We made our congratulations and headed to find our table. I thought then that it was serendipity, though I did wonder later if it had been planned, but Poirot and I were sat at the same table as George Keith and his young man.
"Captain Hastings," said Keith as he stood to greet us.
"How are you?" I asked as we shook hands.
"Never better," he said and I think he meant it. "This is my friend Sidney Yates," he said, turning towards his companion. "This is the gentleman I told you about."
Yates smiled. "Thank you, Captain, for everything."
"Yes, well, you're welcome, I'm sure." I blustered on, "And thank you. You are both very brave. I hope that you see that."
The two smiled at each other.
"We see it, Captain," said Keith. "Don't worry about that."
Poirot and I excused ourselves rather early. It seemed easier that way; we were after all a reminder of all that had happened. We went back to our own hotel. Poirot went up to his room and I paid a visit to the bar.
When I went up to the room, Poirot was waiting for me. He took the drinks and set them down before pulling me close. Quick as a flash he undid my tie.
"It is has been crooked all evening, Hastings," he said in mild reproach. "How I have longed to set it straight."
I smiled down at him. "You are a queer little man, Poirot."
He puffed up comically. "I am." He took hold of my lapels then kissed me.
"Poirot," I said warningly, but he seemed not to notice.
He began by putting his hands under my jacket and then pushing it off. As he looked up at me, I saw determination writ clear upon his face. I was elated, but wished whole-heartedly that he had chosen a better time.
Before I had time to think, he had pulled me down into another kiss.
I caught his hands in my own and drew them up to my lips. I was loath to stop him, but there was nothing else I could do.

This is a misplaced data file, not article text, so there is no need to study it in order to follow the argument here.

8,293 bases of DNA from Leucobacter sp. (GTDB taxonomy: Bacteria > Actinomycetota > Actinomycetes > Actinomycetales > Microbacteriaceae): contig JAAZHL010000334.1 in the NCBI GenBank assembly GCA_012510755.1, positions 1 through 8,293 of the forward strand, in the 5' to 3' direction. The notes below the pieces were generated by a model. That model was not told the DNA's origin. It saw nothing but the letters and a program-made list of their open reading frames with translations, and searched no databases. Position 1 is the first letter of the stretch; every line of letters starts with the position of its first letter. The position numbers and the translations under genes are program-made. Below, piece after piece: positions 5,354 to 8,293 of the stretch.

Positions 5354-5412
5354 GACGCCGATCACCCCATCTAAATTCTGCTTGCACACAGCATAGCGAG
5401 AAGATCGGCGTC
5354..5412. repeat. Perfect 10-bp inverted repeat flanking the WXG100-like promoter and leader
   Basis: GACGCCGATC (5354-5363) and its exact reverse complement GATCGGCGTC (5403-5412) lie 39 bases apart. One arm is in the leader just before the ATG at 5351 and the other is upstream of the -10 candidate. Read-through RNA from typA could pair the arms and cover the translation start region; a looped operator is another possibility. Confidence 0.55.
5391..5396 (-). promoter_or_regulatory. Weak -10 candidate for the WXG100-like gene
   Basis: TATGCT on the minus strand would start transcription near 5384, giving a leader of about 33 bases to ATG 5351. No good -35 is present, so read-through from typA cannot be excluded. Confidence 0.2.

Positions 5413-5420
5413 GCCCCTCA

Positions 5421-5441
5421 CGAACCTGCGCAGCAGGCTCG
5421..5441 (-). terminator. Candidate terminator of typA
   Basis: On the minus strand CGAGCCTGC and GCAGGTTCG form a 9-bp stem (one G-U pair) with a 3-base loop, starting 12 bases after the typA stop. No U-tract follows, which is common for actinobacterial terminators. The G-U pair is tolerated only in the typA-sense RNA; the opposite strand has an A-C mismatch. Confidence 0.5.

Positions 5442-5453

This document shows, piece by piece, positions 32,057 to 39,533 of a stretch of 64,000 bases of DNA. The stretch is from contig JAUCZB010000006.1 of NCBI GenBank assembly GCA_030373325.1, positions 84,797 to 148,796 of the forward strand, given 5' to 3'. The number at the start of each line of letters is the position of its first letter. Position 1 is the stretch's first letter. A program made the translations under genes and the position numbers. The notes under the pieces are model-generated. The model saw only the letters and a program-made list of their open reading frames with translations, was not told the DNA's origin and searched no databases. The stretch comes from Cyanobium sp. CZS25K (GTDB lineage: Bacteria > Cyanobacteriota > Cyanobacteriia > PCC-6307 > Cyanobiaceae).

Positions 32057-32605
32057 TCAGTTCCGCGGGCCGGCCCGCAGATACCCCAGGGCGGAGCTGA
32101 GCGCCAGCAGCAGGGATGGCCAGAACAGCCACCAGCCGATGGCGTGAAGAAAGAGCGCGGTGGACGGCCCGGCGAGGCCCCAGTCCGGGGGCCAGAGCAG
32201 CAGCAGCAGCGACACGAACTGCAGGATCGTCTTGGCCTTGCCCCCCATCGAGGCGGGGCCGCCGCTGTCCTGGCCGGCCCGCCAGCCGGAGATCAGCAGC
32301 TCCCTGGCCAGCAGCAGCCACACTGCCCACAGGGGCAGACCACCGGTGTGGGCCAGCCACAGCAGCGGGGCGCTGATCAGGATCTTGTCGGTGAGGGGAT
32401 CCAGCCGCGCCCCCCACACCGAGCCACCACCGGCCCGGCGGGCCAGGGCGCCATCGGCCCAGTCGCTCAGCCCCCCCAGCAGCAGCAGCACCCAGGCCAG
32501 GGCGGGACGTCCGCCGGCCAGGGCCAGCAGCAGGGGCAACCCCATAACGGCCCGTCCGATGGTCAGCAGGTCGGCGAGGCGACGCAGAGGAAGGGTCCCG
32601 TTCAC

"We can't," I said, "Not here."
He looked up at me, then turned away sharply.
I reached out to him, but he didn't turn. "I want this," I said, voice dangerously low. "I do, but here the risk is too high." I stepped closer and wrapped him in an embrace. "It will have to wait," I whispered, "Until we are home and safe."
He turned in the embrace. "Toujours practique," he murmured.
I kissed him on the forehead. "Toujours, mon cher."
When we returned to London the next day we went straight to the flat. Immediately we were there Poirot locked the door behind us.
"We are safe now, and home," he said, turning to face me in the hall.
I looked down at him and saw that he was trembling. I took his hands in mine. "We needn't, Poirot, not so soon. Not if you aren't ready."
"I do not know that I will ever be 'ready'," he said quietly. "I do know that I want this."
"All right," I said with a smile. "But you're in control. I am entirely at your disposal."
He returned the smile, "My good Hastings."
"Let me make a suggestion first. Why don't we unpack, then we can order some food up and see where it goes from there? How does that sound?"
"Bon," he said, yet he made no move. Indeed he seemed most reluctant to do so.
"I'm not going anywhere, Poirot. I'll still be here when you get back."